Southern Virginia Junior Interns in U.S. Senate

· July 3, 2014

Don Harsh, a junior and liberal arts major at Southern Virginia University, is currently serving as a United States Senate intern working under Utah Sen. Mike Lee.

The Senate internship is designed to give students experience with the United States legislative process and to serve Lee’s constituents. As an intern, Harsh attends senate hearings, conducts topical research in the Library of Congress, meets with constituents in the Washington, D.C., office, manages emails and phone calls from constituents and assists in tracking legislative progress.

“I feel very blessed and fortunate to have this internship,” Harsh said. “I’m excited to do something that I’m passionate about. It truly is an awesome opportunity. Getting this internship is really the success of [Southern Virginia] and its professors. A lot of doors have been opened for me here.”

Harsh first considered applying for the internship last year, when he saw Sen. Rand Paul’s filibuster at the U.S. Capitol. Harsh had always been politically active — having campaigned for local officials and served on his city youth council, as a youth ambassador for the mayor of Taylorsville, Utah, and as a senator in the Southern Virginia University Student Association. He said that observing Paul’s filibuster inspired him. At his sister’s recommendation, he looked up Lee’s Senate internship and decided to apply.

In the application process, Harsh knew that he was at a few disadvantages. The interview process was already done by the time he submitted his application. Additionally, he felt that the majority of other applicants had an advantage because they attended Utah universities with internship programs already connected to Lee, while he attended a university across the country. Also, Harsh had recently found out that he has dyslexia.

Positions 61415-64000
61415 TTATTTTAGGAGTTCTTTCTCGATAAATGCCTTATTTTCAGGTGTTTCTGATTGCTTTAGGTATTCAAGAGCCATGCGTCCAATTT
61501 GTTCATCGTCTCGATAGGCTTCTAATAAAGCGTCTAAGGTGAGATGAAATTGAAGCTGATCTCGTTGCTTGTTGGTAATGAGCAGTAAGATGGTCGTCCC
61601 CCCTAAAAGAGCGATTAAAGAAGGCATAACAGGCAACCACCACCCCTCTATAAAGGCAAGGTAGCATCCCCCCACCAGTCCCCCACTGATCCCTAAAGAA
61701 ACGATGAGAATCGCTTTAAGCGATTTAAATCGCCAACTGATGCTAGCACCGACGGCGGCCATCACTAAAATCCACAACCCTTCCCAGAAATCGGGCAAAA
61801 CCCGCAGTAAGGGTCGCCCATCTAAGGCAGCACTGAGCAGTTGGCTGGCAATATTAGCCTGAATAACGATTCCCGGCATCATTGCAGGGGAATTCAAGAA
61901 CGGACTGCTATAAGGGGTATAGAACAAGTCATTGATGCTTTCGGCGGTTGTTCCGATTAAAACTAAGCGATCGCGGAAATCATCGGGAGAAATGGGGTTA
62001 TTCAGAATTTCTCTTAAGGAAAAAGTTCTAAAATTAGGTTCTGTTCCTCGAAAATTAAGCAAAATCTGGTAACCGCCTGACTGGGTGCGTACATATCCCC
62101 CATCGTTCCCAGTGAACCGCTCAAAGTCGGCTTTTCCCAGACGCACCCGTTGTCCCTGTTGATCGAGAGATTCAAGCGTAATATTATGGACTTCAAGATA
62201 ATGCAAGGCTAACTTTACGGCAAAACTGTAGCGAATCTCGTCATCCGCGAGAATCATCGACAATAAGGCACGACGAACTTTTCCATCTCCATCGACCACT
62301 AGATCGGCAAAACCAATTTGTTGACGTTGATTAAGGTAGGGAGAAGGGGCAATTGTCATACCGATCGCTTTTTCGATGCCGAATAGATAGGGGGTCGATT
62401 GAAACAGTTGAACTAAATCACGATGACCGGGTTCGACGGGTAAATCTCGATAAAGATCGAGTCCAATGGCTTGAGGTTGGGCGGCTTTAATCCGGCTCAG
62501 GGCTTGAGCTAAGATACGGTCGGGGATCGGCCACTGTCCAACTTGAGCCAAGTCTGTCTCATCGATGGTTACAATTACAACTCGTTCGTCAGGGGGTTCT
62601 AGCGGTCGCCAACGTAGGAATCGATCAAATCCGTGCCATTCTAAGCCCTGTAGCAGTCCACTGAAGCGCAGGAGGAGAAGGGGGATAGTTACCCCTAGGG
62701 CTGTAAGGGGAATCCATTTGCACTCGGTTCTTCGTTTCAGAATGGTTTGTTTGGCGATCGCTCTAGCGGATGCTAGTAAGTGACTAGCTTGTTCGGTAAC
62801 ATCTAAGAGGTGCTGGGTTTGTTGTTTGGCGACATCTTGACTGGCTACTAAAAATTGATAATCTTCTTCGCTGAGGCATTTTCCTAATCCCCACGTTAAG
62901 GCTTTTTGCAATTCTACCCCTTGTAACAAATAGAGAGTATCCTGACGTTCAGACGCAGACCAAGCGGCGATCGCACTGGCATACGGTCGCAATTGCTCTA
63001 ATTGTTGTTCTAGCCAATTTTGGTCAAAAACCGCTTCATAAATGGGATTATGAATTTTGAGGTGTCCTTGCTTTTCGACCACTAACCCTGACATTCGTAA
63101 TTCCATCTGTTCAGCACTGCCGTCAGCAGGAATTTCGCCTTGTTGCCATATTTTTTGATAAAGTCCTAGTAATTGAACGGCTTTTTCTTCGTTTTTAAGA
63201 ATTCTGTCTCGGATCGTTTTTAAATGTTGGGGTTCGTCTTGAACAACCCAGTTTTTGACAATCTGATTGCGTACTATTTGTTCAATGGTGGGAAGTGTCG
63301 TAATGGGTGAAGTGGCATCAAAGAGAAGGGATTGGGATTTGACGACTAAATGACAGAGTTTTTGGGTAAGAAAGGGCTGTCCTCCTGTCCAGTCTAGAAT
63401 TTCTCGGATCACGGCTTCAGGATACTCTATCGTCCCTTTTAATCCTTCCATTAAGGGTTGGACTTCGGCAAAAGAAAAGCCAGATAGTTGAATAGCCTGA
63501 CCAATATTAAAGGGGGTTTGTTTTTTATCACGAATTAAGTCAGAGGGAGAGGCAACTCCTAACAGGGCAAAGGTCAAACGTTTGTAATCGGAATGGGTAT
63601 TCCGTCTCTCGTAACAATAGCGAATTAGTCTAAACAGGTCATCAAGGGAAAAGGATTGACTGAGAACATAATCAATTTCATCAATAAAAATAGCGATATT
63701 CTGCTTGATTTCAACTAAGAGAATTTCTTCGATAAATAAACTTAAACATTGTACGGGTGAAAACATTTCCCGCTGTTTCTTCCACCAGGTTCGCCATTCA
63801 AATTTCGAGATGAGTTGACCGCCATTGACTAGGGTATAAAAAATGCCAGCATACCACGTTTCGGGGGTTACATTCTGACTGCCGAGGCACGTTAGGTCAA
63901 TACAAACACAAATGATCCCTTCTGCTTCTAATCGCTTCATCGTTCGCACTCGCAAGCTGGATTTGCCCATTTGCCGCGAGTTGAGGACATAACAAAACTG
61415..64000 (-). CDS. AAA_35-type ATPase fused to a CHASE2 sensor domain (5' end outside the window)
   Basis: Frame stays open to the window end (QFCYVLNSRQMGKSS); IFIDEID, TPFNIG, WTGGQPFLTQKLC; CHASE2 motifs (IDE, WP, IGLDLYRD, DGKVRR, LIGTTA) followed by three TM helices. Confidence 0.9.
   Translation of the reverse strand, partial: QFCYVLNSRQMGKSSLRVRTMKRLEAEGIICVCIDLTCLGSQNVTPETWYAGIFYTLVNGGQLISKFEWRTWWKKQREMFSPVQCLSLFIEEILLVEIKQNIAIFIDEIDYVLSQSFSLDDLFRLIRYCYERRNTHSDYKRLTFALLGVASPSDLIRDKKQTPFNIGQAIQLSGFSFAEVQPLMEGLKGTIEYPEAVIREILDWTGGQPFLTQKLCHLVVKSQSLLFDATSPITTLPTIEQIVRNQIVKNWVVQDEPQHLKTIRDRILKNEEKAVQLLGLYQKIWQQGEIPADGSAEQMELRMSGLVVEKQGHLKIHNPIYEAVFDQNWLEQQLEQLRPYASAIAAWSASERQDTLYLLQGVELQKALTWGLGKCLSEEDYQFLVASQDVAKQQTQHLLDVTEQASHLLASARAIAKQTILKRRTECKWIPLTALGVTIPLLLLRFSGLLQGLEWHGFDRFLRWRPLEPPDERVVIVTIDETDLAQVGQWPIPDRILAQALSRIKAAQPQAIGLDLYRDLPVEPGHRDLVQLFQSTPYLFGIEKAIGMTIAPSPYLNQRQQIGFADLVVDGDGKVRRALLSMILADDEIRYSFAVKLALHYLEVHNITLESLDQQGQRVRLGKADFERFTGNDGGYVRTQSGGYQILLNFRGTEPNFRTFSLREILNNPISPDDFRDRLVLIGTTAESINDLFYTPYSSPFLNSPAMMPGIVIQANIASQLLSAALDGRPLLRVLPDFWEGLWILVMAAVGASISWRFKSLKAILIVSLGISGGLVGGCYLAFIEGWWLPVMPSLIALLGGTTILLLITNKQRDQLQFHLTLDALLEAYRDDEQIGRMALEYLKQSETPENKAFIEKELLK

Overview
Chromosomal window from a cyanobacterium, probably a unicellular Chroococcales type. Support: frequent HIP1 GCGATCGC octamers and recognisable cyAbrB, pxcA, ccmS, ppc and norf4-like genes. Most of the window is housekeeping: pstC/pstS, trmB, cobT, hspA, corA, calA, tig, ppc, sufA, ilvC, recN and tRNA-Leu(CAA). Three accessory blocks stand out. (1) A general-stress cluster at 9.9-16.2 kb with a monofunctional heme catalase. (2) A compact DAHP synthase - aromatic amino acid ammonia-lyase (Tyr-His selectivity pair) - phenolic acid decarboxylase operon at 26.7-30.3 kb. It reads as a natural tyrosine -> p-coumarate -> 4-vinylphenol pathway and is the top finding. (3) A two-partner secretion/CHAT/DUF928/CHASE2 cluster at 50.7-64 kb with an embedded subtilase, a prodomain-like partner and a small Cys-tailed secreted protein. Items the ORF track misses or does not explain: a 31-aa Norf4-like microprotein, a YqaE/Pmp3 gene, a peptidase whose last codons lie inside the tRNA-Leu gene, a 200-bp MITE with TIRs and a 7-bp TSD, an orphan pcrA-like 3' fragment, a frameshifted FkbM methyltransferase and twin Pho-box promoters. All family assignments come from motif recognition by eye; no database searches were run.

“I never did things the same way everyone else did,” said Harsh. “The way I do math is different. I didn’t learn to read or write the same way.”

His disability surfaced while he took a class in humanities from Dr. Debra Sowell. Sowell saw Harsh’s energy in the classroom, but noticed a disconnect between him and the quality of some of his work.

“Don always made good comments in class,” Sowell said. “But when I read his written work it didn’t seem to be coming from the same person. I knew he was bright and motivated, but that wasn’t apparent from his writing. I asked him about it one day. … He took the steps necessary to find out what the root cause of the problem was. I shall always respect him for that.” 

Harsh said that after finding out and accepting that he had dyslexia, he “got past a lot of [his] barriers.”

“Before, I wondered if something was wrong with me, but once I got diagnosed, I realized that it wasn’t [that] something was wrong, just that I had to tackle things from a different angle,” Harsh said. “I know everyone goes through challenges and hardships, and I’m very grateful for the people who help me through mine.”

After graduating from Southern Virginia, Harsh plans to attend law school. During the past academic year, he began preparing for the Law School Admission Test and interning in a local law office with his academic advisor Steve Baldridge. As part of his law internship, Harsh attended court hearings, met clients and organized office files and other paperwork. He said that he enjoyed this work opportunity not only for experience in his field of choice, but because he found practical role models in both Baldridge and his firm partner Todd Jones.

“Being around them has given me hope that even going into a gray area of law, you can still have standards and morals and be a leader-servant,” said Harsh. “I’ve been inspired to see how much good someone can do in the field of law, serving others.”

Harsh served a full-time mission for The Church of Jesus Christ of Latter-day Saints in the Germany Frankfurt Mission from 2008 to 2010. After his mission, he transferred from Salt Lake Community College to Southern Virginia, where he plans to graduate in 2015.

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